2. To:

The trouble with this approach, from a spammer’s perspective, is that you’re more likely to notice the vulnerability. The address will receive an email similar to the following:

  1. To:
  2. Subject: My Subject
  3. From:
  4. To:
  6. My Message

Although the email is sent to both and as desired, the exploit is quite obvious. Spammers don’t succeed by exploiting a script once — they want to find a vulnerable script and exploit it for a long time. This makes the Bcc header a favorite injection:

  2. Bcc:

As many Bcc headers as desired can be provided, and the resulting email will be much less conspicuous:

  1. To:
  2. Subject: My Subject
  3. From:
  5. My Message

Because the Bcc header is not present in the message, you’re more likely to think that a spammer has simply tried to spam you personally using your online form. After all, you’re allowing anyone to send you a message, and this doesn’t appear to break the rules in any way. However, an unknown number of other people might have received the same spam message, and your script’s URL will become a favorite spammer destination.

Exploiting Vulnerable Scripts

In order to test your own scripts, you want to be able to provide more than one line for the email, as demonstrated in a previous example:

  2. Bcc:

There are a few ways to accomplish this. The simplest is to type it out in a text editor, copy it, and paste it into the form. Of course, spammers opt for something a bit more automatic. The following PHP script exploits a contact form hypothetically located at

  1. <?php
  3. $fp = fsockopen('', 80);
  5. fputs($fp, "POST /sendmail.php HTTP/1.1\r\n");
  6. fputs($fp, "Host:\r\n");
  7. fputs($fp, "Content-Type: application/" .
  8.   "x-www-form-urlencoded\r\n");
  9. fputs($fp, "Content-Length: 95\r\n\r\n");
  10. fputs($fp, '' .
  11.   '' .
  12.   '&subject=My+Subject&message=My+Message');
  14. fclose($fp);
  16. ?>

The format of POST data is exactly the same as the format of GET data, and the URL-encoded CRLFs appear as %0D%0A.

Although I do not wish to detract from the focus of the article, keep in mind that more sophisticated attacks can be used to send HTML email, attachments, and the like. An attacker, given complete control over the arguments to the mail() function, can do anything PHP is capable of.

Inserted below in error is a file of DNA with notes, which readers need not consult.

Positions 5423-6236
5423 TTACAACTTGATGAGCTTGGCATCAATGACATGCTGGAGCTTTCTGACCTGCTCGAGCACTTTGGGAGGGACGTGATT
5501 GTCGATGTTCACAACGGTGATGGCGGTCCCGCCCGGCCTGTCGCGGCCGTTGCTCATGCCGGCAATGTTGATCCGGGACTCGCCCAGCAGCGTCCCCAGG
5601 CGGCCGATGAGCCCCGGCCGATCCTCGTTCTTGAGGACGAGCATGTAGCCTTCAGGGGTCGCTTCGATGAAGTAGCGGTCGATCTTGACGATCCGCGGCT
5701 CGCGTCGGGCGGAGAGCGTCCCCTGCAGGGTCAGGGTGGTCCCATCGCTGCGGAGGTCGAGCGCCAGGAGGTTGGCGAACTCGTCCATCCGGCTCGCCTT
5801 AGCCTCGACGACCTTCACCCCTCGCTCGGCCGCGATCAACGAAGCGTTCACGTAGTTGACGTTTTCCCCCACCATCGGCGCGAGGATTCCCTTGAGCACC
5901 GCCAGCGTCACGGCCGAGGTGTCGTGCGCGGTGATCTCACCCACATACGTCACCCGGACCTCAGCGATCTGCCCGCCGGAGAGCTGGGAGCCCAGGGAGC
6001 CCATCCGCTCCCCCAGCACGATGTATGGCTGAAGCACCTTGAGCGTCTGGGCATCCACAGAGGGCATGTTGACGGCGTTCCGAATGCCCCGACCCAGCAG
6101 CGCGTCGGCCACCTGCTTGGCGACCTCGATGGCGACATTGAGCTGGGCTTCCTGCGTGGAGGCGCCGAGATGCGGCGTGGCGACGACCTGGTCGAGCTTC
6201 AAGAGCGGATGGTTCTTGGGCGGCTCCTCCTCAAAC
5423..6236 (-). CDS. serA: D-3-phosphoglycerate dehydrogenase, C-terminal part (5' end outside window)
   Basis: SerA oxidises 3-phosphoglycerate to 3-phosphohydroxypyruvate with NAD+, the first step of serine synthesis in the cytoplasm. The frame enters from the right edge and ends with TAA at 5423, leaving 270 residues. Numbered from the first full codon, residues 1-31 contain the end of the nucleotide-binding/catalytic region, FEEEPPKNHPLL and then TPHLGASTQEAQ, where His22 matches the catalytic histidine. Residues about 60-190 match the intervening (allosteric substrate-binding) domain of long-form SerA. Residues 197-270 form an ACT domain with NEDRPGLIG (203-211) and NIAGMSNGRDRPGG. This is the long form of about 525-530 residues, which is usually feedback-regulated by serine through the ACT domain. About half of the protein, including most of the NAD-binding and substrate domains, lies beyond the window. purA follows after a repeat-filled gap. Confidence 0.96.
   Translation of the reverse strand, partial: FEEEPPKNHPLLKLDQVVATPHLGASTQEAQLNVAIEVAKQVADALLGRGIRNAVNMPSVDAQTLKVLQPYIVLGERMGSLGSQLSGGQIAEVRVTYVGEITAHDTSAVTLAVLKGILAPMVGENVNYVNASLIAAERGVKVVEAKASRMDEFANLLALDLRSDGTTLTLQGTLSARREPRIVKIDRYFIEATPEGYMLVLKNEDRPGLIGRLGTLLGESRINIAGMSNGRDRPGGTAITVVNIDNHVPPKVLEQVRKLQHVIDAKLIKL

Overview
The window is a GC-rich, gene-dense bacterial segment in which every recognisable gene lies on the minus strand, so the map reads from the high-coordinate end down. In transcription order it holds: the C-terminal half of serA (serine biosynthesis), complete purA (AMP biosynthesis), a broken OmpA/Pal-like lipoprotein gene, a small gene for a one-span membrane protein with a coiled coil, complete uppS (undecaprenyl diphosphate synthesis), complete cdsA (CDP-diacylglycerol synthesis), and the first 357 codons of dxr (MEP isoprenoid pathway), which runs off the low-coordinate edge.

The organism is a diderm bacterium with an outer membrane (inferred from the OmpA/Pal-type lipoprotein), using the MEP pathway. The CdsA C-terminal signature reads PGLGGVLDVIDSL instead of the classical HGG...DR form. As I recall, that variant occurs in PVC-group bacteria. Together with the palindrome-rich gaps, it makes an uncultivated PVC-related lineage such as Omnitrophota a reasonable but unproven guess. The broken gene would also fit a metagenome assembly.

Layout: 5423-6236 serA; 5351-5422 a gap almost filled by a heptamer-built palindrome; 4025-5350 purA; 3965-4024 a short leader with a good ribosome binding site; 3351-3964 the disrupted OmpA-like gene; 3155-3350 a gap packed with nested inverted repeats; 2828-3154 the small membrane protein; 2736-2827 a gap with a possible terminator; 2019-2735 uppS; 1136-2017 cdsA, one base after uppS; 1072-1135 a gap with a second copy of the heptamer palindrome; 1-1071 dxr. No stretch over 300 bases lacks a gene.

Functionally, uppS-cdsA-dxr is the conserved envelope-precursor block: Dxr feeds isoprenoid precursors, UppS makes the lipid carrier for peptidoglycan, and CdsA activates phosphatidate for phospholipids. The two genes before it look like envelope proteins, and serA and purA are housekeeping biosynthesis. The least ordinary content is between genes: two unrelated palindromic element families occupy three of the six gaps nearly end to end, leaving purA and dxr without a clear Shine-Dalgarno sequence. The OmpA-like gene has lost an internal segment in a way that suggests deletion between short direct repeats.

Preventing Email Injection

As I hope is already clear, preventing email injection is a simple matter of filtering input. In this case, filtering with a whitelist approach isn’t easy. You can probably restrict the subject to a whitelist of valid characters, but you might need to be more lenient in the message. Email addresses have proven difficult to filter for a number of reasons, including the fact that the specification isn’t very restrictive. (Did you know an email address can have comments in it?)

My advice is to do the best you can and consider some defense in depth approaches to strengthen your filtering. There are numerous regular expressions that can help you filter an email address, and even the more lenient examples prevent common email injection attacks:

  1. <?php
  3. $clean = array();
  5. $email_pattern =
  6.   '/^[^@\s<&>]+@([-a-z0-9]+\.)+[a-z]{2,}$/i';
  8. if (preg_match($email_pattern, $_POST['email'])) {
  9.   $clean['email'] = $_POST['email'];
  10. }
  12. ?>

A good defense in depth approach is to inspect the data specifically for newlines and carriage returns, and the ctype_print() function can help:

  1. if (ctype_print($clean['email'])) {
  2.   /* The email contains no newlines or carriage returns. */
  3. }

This technique can potentially save the day in the event that your filtering logic has a flaw.

Until Next Time…

I hope this article helps you appreciate the need to consider security in every aspect of your PHP development, even those simple contact and feedback forms. By inspecting input to be sure that it’s the format and size that you expect, you can prevent many types of vulnerabilities, email injection included.

Defense in depth measures such as checking for carriage returns and newlines are very useful, but try to resist the urge to rely on these techniques as primary safeguards.

Until next month, be safe.